Disasters like Hurricane Harvey bring out the best of people. We've seen that dozens of times this week as people rescue and help victims of the storm. It also brings out the worst in people as scammers see disasters as an opportunity to take money from people who want to help.

As with recent tragedies get ready to see scams across social media and in e-mails. In the past some scammers have taken to the crowdfunding site GoFundMe to try and trick people into sending them money. Earlier this year following the bombing at a concert in Manchester a scammer built a GoFundMe campaign, posing as the father of a victim. The scammer asked people to help him pay for funeral expenses for his daughter who was killed

She later saw the campaign and stated she was alive and well and not even in attendance.

The website www.gofraudme.com compiles reports of fake GoFundMe campaigns and searches for them as well. They've found cases where scammers will find a verified campaign and copy it, hoping people will send money to the fake one run by themselves.

I reached out to GoFundMe for a response but have not received one (yet) but according to gofraudme, the site did respond to a newspaper story following the Manchester bombing and stated they have emergency procedures in incidents like those where moderators examine every single GoFundMe campaign to verify that it is real.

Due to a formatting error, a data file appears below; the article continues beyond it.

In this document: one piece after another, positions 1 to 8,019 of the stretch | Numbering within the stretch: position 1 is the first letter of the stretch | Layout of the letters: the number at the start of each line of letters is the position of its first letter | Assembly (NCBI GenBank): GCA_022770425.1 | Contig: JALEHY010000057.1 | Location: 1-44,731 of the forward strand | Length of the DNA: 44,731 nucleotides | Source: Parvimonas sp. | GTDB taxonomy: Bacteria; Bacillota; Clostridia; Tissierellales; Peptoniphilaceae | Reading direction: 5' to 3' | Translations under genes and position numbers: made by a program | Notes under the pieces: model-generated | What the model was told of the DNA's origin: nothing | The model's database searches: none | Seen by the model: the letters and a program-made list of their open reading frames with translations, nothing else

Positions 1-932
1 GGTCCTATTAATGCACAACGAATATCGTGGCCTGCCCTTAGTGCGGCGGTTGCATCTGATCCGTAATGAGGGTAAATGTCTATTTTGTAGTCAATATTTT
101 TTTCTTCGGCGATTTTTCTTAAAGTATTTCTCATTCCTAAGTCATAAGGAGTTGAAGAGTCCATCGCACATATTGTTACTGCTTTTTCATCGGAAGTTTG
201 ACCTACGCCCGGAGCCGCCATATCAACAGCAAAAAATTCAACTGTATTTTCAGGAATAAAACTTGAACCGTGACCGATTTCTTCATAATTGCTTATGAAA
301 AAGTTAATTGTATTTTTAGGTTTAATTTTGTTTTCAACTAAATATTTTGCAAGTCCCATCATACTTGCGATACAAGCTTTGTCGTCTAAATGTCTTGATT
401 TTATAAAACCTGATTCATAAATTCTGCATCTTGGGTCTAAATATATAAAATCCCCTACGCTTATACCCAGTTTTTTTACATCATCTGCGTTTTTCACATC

I searched GoFundMe Tuesday and found over 13,000 campaigns with "hurricane" in the title and browsed through hundreds of those campaigns raising money for victims as well as for people who are trying to help.

GoFundMe, according to its website guarantees money donated to campaigns are safe and that if "anything is not right" donors will receive a full refund

To verify if a GoFundMe campaign is legit, go to www.gofundme.com. A list of verified campaigns are on the homepage and you can also search for the name of the campaign you'd like to support.